Tuesday 29 January 2019

Preaching to the converted

Just over a week ago, a publication dropped through my letter box and I imagine the same situation would have occurred in many households up and down the country. The publication in question was a copy of “Wetherspoon News”, the quarterly house magazine of the ubiquitous chain of JDW pubs.

In the past I have often picked up a copy of the magazine, especially whilst having a coffee or some breakfast on my own. It’s a glossed up version of the folded news sheet type of publication which Shepherd Neame used to produce for their tied estate, but unlike the Shep’s version which is aimed primarily at the licensed trade, Wetherspoon News is much more a magazine for the casual reader. In other words its readership is drawn largely from Spoon’s own customers.

So far so good, and whilst much of publication’s content is given over to news about particular JDW outlets, and the events (charity-related or otherwise) they might have been running, there was usually at least one brewing-related article about a particular brewery or perhaps a certain  style of  beer. These were the articles which I found most appealing, and were primarily the reason for me picking up the magazine in the first place.

The Winter 2018/19 edition which dropped onto my door mat the other week, does contain a one page article about the South Wales brewery of Evan Evans, along with the usual splashes about various pub-inspired charity events, but a substantial chunk of the publication is taken up with page after page of pro-Brexit /anti-EU propaganda emanating from the pen of Wetherspoon’s chairman, Tim Martin.

Including amongst Tim’s often crazed rants is an instruction to boycott goods from France and Germany; two countries which tousle-haired Tim reserves particular ire for, with a warning that the UK public must take steps to drop imports from the above nations, to zero. He goes on to tell readers that, “A world of taste awaits as we scrap EU brands”.

Martin boasts that “JDW have scoured the world to banish drink brands purchased from within the European Union”. For example, Spoon’s no longer stock Jägermerister; instead they sell an English herbal concoction called Strika, and offer their "discerning" customers Strikabombs, rather than Jägerbombs. French Champagne has been replaced by sparkling wines from Britain and Australia, and German wheat beers have been replaced by home-grown varieties.

Martin seems especially proud of this small-minded,  pettiness, but if you scratch beneath the surface, you’ll soon discover that Guinness and Stella, both of which are produced in the EU, are not included in this boycott., so clearly Tim isn’t really putting his money where his mouth is.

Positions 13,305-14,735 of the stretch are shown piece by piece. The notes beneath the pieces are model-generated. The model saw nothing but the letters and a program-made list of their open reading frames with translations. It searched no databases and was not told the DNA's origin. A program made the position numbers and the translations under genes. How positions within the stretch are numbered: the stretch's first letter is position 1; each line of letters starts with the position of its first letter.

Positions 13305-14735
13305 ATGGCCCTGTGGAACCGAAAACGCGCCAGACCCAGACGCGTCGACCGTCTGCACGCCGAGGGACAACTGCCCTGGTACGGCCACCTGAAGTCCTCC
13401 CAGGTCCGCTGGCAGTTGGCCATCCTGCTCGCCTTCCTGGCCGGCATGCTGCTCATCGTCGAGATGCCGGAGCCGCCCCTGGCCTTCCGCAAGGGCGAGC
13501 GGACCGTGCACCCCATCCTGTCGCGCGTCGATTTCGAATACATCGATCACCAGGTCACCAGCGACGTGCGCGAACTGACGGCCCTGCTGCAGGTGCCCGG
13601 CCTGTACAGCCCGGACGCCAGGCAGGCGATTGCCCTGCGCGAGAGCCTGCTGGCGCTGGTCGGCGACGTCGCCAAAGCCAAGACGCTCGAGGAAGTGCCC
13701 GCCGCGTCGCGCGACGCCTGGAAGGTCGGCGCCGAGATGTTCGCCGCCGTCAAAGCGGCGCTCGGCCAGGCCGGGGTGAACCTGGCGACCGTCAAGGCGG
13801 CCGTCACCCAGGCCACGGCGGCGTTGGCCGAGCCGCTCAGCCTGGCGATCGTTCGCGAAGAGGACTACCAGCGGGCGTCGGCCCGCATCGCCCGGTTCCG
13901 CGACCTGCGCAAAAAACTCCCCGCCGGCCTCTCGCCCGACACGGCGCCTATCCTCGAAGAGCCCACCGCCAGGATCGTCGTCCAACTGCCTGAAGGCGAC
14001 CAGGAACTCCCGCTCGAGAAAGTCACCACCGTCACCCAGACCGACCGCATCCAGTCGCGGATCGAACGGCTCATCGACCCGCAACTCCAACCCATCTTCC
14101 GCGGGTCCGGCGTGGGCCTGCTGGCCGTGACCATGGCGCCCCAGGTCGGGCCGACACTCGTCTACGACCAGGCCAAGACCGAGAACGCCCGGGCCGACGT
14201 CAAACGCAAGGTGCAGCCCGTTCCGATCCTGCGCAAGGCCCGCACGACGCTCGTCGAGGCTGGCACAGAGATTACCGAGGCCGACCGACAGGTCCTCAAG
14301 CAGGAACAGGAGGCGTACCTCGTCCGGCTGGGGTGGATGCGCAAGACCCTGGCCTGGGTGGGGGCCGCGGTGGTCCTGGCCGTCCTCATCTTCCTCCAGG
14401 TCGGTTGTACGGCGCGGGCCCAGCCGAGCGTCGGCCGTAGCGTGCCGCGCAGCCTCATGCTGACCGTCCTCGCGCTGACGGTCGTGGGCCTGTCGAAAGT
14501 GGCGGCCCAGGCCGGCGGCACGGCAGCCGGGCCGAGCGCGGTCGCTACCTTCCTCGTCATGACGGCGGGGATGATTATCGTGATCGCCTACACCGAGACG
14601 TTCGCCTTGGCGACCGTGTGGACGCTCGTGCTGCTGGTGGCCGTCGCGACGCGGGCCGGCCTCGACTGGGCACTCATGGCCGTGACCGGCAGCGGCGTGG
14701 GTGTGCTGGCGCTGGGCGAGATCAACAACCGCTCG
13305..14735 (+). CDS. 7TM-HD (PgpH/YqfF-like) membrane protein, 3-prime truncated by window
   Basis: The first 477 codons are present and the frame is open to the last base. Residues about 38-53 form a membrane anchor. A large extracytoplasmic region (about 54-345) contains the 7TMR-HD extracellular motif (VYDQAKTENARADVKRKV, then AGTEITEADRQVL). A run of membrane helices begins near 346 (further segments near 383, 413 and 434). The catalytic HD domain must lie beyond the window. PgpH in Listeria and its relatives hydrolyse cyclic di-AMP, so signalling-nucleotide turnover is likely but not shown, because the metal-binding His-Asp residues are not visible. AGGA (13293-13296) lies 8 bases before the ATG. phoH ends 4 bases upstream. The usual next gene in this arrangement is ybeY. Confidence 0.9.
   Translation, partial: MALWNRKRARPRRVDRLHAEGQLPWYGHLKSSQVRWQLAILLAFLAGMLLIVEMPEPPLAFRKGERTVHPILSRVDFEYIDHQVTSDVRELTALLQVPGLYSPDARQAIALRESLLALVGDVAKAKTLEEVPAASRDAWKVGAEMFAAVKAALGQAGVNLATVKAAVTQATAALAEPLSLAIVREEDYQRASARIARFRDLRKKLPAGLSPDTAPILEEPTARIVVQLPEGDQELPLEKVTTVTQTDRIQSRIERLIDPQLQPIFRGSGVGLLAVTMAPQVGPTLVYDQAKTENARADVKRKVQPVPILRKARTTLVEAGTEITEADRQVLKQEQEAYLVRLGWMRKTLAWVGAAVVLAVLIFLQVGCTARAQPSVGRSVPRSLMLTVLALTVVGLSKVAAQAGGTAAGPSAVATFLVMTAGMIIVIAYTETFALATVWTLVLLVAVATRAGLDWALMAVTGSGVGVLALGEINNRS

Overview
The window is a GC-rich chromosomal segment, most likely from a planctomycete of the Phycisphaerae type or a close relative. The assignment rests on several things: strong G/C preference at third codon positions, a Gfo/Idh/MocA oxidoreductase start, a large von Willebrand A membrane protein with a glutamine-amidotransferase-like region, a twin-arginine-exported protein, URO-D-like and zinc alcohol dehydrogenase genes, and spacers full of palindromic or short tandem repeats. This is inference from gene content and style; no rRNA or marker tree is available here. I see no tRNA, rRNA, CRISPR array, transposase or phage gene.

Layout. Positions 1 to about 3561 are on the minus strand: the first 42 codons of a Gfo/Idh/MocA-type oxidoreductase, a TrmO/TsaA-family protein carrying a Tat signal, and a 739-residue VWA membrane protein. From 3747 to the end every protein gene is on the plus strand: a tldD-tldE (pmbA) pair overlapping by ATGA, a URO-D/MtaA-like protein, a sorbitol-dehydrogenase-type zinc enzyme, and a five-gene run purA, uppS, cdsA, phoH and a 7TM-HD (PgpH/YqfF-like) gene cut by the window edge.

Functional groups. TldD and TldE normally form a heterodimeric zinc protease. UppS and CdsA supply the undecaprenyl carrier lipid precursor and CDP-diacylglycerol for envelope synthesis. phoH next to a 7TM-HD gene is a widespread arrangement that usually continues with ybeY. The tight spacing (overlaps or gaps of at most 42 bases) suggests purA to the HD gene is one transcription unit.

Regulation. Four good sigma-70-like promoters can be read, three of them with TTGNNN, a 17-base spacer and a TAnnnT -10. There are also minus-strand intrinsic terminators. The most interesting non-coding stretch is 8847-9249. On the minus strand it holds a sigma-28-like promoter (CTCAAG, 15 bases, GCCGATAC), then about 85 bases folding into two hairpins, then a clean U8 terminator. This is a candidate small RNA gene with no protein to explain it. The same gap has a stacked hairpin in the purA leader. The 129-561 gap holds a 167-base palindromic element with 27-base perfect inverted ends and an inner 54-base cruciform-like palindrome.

If further proof were needed, Kopparberg cider is also excluded from the ban; the excuse being that Kopparberg have told JDW that they will be producing their cider in the UK, post-Brexit. In effect this is just empty gesture politics, especially as most Wetherspoon’s customers won’t notice the difference, but there’s nothing like a bit of publicity where good old Tim Martin takes up his cudgel, against the evil EU, on behalf of the poor oppressed Brits.

But Martin isn’t finished yet, as he follows in the footsteps of gormless Michael Gove, by berating “experts” . What do these captains of industry know, compared to Tim and his loyal, Brexit-supporting customers? We then see the JDW chairman lionising Boris Johnson; surely the biggest charlatan behind the whole sorry Brexit fiasco.

Obviously Mr Martin, as both founder and chairman of Wetherspoon’s, can express his views in whatever way he likes, although it is worth noting he has always been vehemently opposed to the European Union. However, Martin fails to take account of a referendum result that was much narrower than many Brexiteers would have us believe, and by bombarding customers with his political views in both his house magazine and with pro-Brexit beer mats (remember them?), he risks alienating a large chunk of his potential customer base.

Perhaps Tim is merely preaching to the converted, given the preponderance of over 60, stereo-typical male “gammons” amongst his clientele; that and the terminally work-shy all-day drinker.
Now there's no denying that Tim Martin is a successful businessman, and I'm certain that deep down he's a decent sort of bloke as well. But as a businessman he goes against the majority of his peers not just with his support of Brexit per se,  but for his advocacy of a disastrous, no-deal Brexit.

Leaving the European Union without some kind of a deal was not something contemplated at the time of the referendum, and neither was it advocated by the majority of Brexiteers. Yet somehow the crazy idea of crashing out of the EU without any kind of arrangements in place to deal with the ensuing chaos which would ensue, has crept into the debate over the past few months, and one of its biggest supporters is none other than Timbo himself.